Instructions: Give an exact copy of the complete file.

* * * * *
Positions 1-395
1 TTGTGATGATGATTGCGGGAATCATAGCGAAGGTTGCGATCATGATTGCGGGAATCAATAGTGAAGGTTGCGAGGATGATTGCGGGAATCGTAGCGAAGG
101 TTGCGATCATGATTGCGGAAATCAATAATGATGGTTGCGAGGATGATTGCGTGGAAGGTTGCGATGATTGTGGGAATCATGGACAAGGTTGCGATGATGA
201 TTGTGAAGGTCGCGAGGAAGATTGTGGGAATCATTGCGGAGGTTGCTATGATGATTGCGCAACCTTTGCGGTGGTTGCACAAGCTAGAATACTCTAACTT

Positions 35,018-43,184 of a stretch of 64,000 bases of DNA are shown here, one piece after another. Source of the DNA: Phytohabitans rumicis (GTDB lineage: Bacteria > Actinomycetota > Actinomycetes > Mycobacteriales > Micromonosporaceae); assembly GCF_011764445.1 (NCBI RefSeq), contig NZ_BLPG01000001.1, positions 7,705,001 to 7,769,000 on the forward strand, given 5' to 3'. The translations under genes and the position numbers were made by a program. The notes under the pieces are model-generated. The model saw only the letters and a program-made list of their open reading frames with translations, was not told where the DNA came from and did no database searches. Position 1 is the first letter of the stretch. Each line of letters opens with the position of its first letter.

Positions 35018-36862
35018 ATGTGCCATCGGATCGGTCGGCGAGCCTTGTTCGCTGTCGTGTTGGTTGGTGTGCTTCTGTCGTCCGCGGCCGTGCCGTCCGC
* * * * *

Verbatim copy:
Positions 1-395
1 TTGTGATGATGATTGCGGGAATCATAGCGAAGGTTGCGATCATGATTGCGGGAATCAATAGTGAAGGTTGCGAGGATGATTGCGGGAATCGTAGCGAAGG
101 TTGCGATCATGATTGCGGAAATCAATAATGATGGTTGCGAGGATGATTGCGTGGAAGGTTGCGATGATTGTGGGAATCATGGACAAGGTTGCGATGATGA
201 TTGTGAAGGTCGCGAGGAAGATTGTGGGAATCATTGCGGAGGTTGCTATGATGATTGCGCAACCTTTGCGGTGGTTGCACAAGCTAGAATACTCTAACTT

Positions 35,018-43,184 of a stretch of 64,000 bases of DNA are shown here, one piece after another. Source of the DNA: Phytohabitans rumicis (GTDB lineage: Bacteria > Actinomycetota > Actinomycetes > Mycobacteriales > Micromonosporaceae); assembly GCF_011764445.1 (NCBI RefSeq), contig NZ_BLPG01000001.1, positions 7,705,001 to 7,769,000 on the forward strand, given 5' to 3'. The translations under genes and the position numbers were made by a program. The notes under the pieces are model-generated. The model saw only the letters and a program-made list of their open reading frames with translations, was not told where the DNA came from and did no database searches. Position 1 is the first letter of the stretch. Each line of letters opens with the position of its first letter.

Positions 35018-36862
35018 ATGTGCCATCGGATCGGTCGGCGAGCCTTGTTCGCTGTCGTGTTGGTTGGTGTGCTTCTGTCGTCCGCGGCCGTGCCGTCCGC